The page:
A Thousand Hills: Rwanda's Rebirth and the Man Who Dreamed It
Those of us who are of a "certain age," as well as pop music aficionados of any age, are well acquainted with a hit by The Orlons back in the early 1960s --- a ditty titled "The Wah-Watusi" that prompted a dance move better left forgotten. The word Watusi referred to an African people who were actually known as Batutsi, and later, simply Tutsi.
In 1994, nearly a million Tutsi were slaughtered by their Rwandan friends, neighbors and, in some cases, relatives who were members of the Hutu tribe. As European leaders quietly fomented the slaughter and the U.N. failed to intervene on any meaningful level, the U.S. simply looked away. Since 1995, when I wrote my first article on the Rwanda genocide, I've wondered if ordinary Americans would have paid greater attention to the horror had they known that their beloved, pop-cultured Watusi were the victims.
Even today, many Americans have little understanding of the magnitude of the mass murders that took place over several months in 1994. Don Cheadle's 2004 movie, Hotel Rwanda, helped, but it couldn't tell the whole story.
Stephen Kinzer, however, seems to have done just that. He tells the whole story, or at least as much as would fit in 350-plus pages, in A THOUSAND HILLS. It's a monumental effort and one that deserves the attention of a world that looked the other way as its leaders pondered the meaning of the word "genocide" and whether it actually applied to what they maintained was a civil war and thus an internal matter for Rwandans.
Kinzer effectively uses the words of Rwandan President Paul Kagame to tie together this half-century history of the nation. With more than 30 hours of taped interviews at his disposal, Kinzer lets Kagame --- alternately praised as a savior and denounced as a despot by various observers --- tell that history from his perspective and provide analysis of all that went wrong then and all that's going right now. Kagame's comments offer priceless insights into Rwandans and the international community.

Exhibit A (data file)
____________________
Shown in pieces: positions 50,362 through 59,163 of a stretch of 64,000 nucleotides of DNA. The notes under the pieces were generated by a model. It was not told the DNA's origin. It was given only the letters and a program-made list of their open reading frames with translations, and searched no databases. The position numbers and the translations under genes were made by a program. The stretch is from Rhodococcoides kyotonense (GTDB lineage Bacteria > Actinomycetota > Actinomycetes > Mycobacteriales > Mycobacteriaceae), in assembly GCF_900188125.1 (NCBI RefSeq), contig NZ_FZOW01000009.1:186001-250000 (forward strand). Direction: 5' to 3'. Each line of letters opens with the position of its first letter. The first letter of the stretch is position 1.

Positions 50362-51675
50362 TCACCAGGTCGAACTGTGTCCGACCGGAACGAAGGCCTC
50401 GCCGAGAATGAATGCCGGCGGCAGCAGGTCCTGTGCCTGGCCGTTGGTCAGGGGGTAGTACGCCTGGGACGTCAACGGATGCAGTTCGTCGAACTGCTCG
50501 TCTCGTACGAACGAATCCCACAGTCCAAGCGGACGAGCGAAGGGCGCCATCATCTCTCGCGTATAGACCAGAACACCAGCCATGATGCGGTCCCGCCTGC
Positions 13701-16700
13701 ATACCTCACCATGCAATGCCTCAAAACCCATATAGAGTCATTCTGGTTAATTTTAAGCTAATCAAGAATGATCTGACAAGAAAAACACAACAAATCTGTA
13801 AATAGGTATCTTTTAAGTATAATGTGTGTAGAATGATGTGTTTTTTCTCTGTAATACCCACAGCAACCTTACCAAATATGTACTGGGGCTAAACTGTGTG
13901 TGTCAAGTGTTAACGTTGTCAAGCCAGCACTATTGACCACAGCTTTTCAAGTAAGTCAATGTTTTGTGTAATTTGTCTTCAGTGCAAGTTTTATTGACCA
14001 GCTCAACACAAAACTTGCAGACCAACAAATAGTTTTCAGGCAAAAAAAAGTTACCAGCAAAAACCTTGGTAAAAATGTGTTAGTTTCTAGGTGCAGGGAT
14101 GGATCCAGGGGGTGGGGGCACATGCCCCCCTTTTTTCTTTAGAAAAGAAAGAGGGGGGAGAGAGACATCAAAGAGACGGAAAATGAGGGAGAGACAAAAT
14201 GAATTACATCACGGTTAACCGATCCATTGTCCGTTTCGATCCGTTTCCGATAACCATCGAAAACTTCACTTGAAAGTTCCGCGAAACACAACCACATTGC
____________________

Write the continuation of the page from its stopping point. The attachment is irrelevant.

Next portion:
Kinzer opens the story with this gripping sentence: "Everything important in Rwanda happens on a hill, so it was logical for Paul Kagame's mother to take him out onto a hillside to be murdered." Few, if any, readers would be able to stop at that, and so they would be hooked --- for a while. But this is not a book for the casual reader; rather, it is one for full-throated followers of African history, international relations, human rights abuses and the failure of political leaders.
The subtitle refers to Rwanda's "rebirth," which is taking place today because of Kagame's insistence that reconciliation between the Hutu and the Tutsi is the only path to recovery and restoration. Defying conventional wisdom and the heavy-handed, militaristic pattern set by neighboring countries emerging from strife, Kagame opened the country to returning refugees and survivors who would resettle among the very people who terrorized them and slaughtered their families. With the help of religious leaders such as Anglican Bishop John Rucyahana, Rwandans began the slow and painful process of learning to live together again, and in some cases, learning to forgive their enemies.
It's in this latter area that the book falters. Few stories of forgiveness and reconciliation are included, and yet there are hundreds to be told. For those who are finally paying attention, Rwanda has become a beacon of hope by shining a stunning light on the possibility that genuine forgiveness can exist in the aftermath of inhuman brutality. Without concrete stories of people who have achieved this possibility, reconciliation and forgiveness remain abstract ideals. But many of those stories are there for the taking, and their inclusion would have breathed life into this story of Rwanda's rebirth.
Reviewed by Marcia Ford on June 3, 2008